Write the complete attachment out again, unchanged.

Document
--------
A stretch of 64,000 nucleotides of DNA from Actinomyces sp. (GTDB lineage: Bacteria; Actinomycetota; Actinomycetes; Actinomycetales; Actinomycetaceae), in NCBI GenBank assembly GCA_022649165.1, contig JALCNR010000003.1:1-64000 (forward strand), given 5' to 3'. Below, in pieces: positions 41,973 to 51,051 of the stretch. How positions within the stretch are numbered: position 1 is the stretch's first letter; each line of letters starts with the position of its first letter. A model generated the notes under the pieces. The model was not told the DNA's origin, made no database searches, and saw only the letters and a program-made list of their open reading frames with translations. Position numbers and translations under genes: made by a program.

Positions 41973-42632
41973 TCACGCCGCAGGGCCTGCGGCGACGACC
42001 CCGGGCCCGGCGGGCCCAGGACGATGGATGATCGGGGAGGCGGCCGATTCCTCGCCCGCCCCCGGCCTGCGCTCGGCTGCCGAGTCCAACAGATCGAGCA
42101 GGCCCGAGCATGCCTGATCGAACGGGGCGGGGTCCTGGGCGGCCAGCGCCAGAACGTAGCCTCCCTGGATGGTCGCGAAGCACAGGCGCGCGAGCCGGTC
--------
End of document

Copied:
A stretch of 64,000 nucleotides of DNA from Actinomyces sp. (GTDB lineage: Bacteria; Actinomycetota; Actinomycetes; Actinomycetales; Actinomycetaceae), in NCBI GenBank assembly GCA_022649165.1, contig JALCNR010000003.1:1-64000 (forward strand), given 5' to 3'. Below, in pieces: positions 41,973 to 51,051 of the stretch. How positions within the stretch are numbered: position 1 is the stretch's first letter; each line of letters starts with the position of its first letter. A model generated the notes under the pieces. The model was not told the DNA's origin, made no database searches, and saw only the letters and a program-made list of their open reading frames with translations. Position numbers and translations under genes: made by a program.

Positions 41973-42632
41973 TCACGCCGCAGGGCCTGCGGCGACGACC
42001 CCGGGCCCGGCGGGCCCAGGACGATGGATGATCGGGGAGGCGGCCGATTCCTCGCCCGCCCCCGGCCTGCGCTCGGCTGCCGAGTCCAACAGATCGAGCA
42101 GGCCCGAGCATGCCTGATCGAACGGGGCGGGGTCCTGGGCGGCCAGCGCCAGAACGTAGCCTCCCTGGATGGTCGCGAAGCACAGGCGCGCGAGCCGGTC